If it looks low when cool and high when hot then do I need to add more coolant?
 

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It doesn’t indicate it’s low. But I opened up the hood before turning the car on one morning and I seen it was really low. But when I turn it on it rises? I believe it’s low because I was changing the thermostat for a 180. In the process I lost a lot of coolant.
That's correct - liquid expands with temperatures, which is why you'll sell full cold / full hot levels in the reservoir
If it looks low when cool and high when hot then do I need to add more coolant?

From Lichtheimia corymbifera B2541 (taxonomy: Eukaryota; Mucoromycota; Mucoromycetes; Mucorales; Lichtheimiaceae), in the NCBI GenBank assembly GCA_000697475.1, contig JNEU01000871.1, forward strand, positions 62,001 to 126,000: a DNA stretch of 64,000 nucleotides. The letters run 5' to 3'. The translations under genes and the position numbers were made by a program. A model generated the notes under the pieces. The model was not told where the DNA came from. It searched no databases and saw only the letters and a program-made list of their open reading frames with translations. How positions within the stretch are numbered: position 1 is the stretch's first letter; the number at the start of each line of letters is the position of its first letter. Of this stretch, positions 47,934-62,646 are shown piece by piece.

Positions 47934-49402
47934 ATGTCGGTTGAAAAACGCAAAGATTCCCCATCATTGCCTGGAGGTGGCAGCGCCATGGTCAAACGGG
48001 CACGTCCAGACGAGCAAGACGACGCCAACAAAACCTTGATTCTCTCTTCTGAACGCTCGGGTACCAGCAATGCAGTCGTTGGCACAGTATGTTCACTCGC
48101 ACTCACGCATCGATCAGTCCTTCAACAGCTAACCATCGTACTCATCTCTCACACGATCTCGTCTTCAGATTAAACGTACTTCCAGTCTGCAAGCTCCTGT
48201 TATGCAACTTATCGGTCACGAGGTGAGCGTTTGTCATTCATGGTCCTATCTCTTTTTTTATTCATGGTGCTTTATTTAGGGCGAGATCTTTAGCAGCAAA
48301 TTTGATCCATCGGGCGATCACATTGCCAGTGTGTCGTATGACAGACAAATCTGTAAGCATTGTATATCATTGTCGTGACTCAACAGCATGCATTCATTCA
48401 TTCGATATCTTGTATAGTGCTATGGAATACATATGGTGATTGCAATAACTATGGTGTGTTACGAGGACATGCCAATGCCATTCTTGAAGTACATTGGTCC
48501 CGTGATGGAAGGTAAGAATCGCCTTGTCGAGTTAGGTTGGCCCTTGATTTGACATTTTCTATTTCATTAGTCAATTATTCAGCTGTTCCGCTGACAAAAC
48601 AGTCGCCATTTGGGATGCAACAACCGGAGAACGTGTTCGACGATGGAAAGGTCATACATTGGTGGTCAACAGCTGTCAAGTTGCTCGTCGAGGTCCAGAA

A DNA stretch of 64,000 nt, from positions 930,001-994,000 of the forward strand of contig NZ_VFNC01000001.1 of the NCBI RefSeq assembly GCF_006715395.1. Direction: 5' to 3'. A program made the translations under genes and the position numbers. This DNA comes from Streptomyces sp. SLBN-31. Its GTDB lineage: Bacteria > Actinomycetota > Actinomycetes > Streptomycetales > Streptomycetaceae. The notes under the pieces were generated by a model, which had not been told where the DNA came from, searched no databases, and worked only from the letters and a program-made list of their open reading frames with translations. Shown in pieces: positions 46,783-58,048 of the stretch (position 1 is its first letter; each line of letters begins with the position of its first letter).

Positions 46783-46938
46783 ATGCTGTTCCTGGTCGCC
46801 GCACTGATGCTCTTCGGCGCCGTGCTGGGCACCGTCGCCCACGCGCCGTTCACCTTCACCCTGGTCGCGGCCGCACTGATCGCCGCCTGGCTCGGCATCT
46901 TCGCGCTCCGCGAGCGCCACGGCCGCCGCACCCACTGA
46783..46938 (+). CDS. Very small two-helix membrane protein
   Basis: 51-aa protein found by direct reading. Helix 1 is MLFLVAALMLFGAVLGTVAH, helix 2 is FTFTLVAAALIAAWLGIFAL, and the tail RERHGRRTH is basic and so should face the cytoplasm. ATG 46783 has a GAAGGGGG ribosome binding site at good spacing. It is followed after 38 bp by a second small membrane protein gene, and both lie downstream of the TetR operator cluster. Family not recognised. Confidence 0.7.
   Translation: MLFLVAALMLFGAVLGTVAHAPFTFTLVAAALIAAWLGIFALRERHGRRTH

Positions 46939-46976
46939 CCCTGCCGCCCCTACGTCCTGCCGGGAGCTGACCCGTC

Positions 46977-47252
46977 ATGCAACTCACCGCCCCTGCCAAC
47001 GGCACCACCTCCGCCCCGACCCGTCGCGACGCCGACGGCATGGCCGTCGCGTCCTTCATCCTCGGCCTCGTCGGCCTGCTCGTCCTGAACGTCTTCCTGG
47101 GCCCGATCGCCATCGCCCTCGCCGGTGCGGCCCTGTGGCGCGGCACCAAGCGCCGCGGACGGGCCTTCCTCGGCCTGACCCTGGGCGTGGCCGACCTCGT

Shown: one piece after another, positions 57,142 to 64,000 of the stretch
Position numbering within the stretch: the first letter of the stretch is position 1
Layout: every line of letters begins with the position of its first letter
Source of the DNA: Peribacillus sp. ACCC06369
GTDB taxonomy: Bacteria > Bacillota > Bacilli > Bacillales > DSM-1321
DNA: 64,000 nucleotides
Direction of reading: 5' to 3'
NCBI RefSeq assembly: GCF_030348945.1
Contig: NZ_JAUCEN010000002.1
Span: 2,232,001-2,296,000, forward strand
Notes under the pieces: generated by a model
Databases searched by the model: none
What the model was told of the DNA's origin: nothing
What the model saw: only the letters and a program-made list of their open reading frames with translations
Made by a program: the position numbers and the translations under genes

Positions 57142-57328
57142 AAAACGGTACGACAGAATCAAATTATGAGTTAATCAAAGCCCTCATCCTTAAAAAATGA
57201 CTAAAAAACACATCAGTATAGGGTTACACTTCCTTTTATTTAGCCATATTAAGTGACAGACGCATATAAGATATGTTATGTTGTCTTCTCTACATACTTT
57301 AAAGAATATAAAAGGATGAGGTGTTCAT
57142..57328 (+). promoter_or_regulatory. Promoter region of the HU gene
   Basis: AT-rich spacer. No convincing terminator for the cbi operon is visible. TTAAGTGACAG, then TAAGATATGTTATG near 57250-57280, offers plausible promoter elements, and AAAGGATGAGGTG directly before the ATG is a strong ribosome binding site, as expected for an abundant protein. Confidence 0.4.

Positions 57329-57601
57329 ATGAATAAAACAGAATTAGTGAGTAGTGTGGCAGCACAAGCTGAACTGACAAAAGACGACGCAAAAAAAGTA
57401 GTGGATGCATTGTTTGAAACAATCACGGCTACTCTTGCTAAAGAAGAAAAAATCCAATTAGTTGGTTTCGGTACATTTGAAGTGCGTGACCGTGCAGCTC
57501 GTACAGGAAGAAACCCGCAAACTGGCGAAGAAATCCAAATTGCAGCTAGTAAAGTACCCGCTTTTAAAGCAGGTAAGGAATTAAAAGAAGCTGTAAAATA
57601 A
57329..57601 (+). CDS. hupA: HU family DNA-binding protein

Check where the level is when cold on the coolant tank's level gage.

Anywhere in the "cold zone" is acceptable.
 

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You should flush your radiator and add new coolant every 5 years/150,000 miles. It's important to maintain maximum protection of your engine's aluminum components.
Why is the OEM OAT coolant marketed as 10 yr / 150,000 miles then?

Additionally.....Peak offers coolant in OAT called Final Charge, if one needs some on a day when the dealership is closed or is far away. This coolant was discovered early on by a few guys over on cumminsforum.com in RAM Cummins applications.

https://www.peakhd.com/product/final-charge/oat-extended-life-coolant-antifreeze/